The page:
Boris Johnson's overseas aid budget cut shows poorest on planet are no priority for UK government – Ian Swanson

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Boris Johnson's decision to slash the overseas aid budget by £4 billion has been roundly condemned by people in his own party as well as political opponents and a wide range of people outside parliament.

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And there's no getting away from the terrible consequences of this cruellest cut: it is estimated the reduction in aid will lead to 100,000 preventable deaths among the world's poorest people. Many of those who die will be children.

At one point, it looked as if there would be up to 50 Tory MPs ready to rebel against the UK government on the plan and it would be defeated. But in the end, Chancellor Rishi Sunak persuaded enough of them to stay loyal and the government had a comfortable victory.

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When it first proposed to abandon the legally enshrined, internationally recognised commitment to channel 0.7 per cent of gross national income into overseas aid, in breach of a manifesto commitment, the government promised it was temporary and aid spending would be restored “when the fiscal situation allows”.

But now ministers put specific conditions on it: the 0.7 per cent will not return until the Office for Budget Responsibility confirms the government is no longer borrowing for day-to-day spending and underlying debt is falling – tests which have only been met once in the past 20 years.

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It seems Messrs Johnson, Sunak and co have no intention of trying to restore this cut anytime soon.

Overseas aid is not a priority for Boris Johnson, Chancellor Rishi Sunak and their colleagues in the UK government (Picture: Jonathan Brady/PA)Overseas aid is not a priority for Boris Johnson, Chancellor Rishi Sunak and their colleagues in the UK government (Picture: Jonathan Brady/PA)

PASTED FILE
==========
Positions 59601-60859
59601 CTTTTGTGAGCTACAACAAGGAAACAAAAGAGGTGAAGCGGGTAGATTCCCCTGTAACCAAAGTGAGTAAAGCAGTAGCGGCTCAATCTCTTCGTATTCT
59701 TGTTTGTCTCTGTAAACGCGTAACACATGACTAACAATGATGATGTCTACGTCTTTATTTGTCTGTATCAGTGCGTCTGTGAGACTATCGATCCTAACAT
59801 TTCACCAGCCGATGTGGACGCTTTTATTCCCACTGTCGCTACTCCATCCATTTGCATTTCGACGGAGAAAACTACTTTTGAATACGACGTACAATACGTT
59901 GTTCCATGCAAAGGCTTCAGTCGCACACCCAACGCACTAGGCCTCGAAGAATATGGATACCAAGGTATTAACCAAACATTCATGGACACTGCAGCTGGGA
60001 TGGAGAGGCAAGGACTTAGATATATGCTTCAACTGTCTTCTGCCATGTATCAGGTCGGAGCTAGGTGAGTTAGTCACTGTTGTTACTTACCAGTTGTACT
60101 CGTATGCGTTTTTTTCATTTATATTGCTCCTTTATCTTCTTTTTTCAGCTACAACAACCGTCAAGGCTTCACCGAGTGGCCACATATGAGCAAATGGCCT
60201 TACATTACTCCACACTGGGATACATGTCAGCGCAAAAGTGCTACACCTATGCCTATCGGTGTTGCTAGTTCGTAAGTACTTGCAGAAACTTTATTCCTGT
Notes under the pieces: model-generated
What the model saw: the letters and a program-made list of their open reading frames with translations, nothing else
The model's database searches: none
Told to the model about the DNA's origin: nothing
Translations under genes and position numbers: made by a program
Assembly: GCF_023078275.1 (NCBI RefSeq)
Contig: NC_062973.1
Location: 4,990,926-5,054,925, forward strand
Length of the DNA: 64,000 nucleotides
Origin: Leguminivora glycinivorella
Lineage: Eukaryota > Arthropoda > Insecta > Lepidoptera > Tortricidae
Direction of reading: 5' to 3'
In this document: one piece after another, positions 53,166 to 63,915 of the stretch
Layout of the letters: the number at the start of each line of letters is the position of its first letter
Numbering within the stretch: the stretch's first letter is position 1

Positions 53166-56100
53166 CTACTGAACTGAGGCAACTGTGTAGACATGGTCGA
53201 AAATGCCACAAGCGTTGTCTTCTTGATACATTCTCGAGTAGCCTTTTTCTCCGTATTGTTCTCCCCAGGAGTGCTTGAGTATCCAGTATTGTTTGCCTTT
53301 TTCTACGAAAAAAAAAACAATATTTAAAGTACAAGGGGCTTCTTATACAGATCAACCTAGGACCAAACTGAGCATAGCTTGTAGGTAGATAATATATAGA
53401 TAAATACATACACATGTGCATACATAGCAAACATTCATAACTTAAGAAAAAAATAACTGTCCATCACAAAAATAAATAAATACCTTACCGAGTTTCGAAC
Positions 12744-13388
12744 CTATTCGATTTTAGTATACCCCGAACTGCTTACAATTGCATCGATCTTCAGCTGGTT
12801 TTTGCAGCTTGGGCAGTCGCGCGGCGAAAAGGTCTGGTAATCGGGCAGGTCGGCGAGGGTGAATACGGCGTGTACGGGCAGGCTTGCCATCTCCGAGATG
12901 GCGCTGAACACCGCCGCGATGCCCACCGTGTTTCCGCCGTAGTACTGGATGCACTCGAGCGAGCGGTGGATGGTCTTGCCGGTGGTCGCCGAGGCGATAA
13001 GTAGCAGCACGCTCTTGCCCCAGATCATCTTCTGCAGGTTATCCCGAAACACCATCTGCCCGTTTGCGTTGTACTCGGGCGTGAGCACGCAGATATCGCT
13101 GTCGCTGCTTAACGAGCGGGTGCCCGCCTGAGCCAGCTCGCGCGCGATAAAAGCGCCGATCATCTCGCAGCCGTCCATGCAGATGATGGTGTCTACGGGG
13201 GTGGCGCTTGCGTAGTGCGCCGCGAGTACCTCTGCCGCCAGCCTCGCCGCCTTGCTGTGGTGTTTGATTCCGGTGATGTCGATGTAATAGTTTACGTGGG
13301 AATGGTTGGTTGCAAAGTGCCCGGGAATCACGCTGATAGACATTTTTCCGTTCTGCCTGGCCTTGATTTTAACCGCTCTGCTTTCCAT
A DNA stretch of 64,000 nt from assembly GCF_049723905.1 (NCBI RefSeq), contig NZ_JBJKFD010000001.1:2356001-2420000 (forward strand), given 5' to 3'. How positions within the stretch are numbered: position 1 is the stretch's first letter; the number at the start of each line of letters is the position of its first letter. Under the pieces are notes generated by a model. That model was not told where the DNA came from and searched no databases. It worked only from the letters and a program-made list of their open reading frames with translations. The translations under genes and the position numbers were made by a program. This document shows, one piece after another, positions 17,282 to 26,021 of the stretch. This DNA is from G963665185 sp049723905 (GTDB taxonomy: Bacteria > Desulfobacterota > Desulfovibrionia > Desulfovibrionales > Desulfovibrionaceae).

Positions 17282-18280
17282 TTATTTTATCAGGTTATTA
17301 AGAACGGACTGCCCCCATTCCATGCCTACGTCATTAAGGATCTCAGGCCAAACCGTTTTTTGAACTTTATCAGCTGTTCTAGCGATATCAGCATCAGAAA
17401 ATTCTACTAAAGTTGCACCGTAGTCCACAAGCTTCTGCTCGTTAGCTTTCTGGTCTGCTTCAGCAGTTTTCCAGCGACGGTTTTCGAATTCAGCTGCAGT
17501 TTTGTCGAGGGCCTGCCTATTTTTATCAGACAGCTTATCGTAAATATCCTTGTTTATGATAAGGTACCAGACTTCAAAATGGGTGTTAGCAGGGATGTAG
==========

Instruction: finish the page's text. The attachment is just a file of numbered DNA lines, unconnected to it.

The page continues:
Overseas aid is not a priority for Boris Johnson, Chancellor Rishi Sunak and their colleagues in the UK government (Picture: Jonathan Brady/PA)

Among the Tories who did rebel, Mr Johnson’s predecessor Theresa May was one of the sternest critics. Defying a three-line whip for the first time ever, she summed up the situation simply: "We made a promise to the poorest people in the world. The government has broken that promise."

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Another former prime minister John Major said the government should be ashamed. Former Scottish Tory leader Ruth Davidson called it “a bloody disgrace”.

In reality, the £4 billion which will be saved by the cut is tiny in the grand scale of government borrowing and spending at the moment.

But work with the poorest and most vulnerable people on the planet clearly does not feature high on the government’s list of priorities. The abandoning of the 0.7 per cent pledge follows last year’s decision to merge the Department for International Development into the Foreign Office, despite warnings about the damage the move would do to Britain’s global reputation.

Projects which will now suffer as a result of the aid cut range from supporting girls’ education to relief for the humanitarian crisis in Syria and Yemen and from clean water to childhood polio vaccinations, to name just a few.

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Labour MP Sarah Champion, who chairs the Commons’ international development committee, said the cut in aid spending was not an economic decision but a political one. The Tories had no qualms about expanding the military budget by a huge £24 billion, including an increase in the number of Trident nuclear warheads.

Mr Johnson may have felt safe in wielding this particular spending axe because he knows polls show little public affection for overseas aid. But international development matters.

It matters because not only does it save lives, it helps to create a better, fairer world for everyone and recognises the crucial principle of interdependence around the globe.

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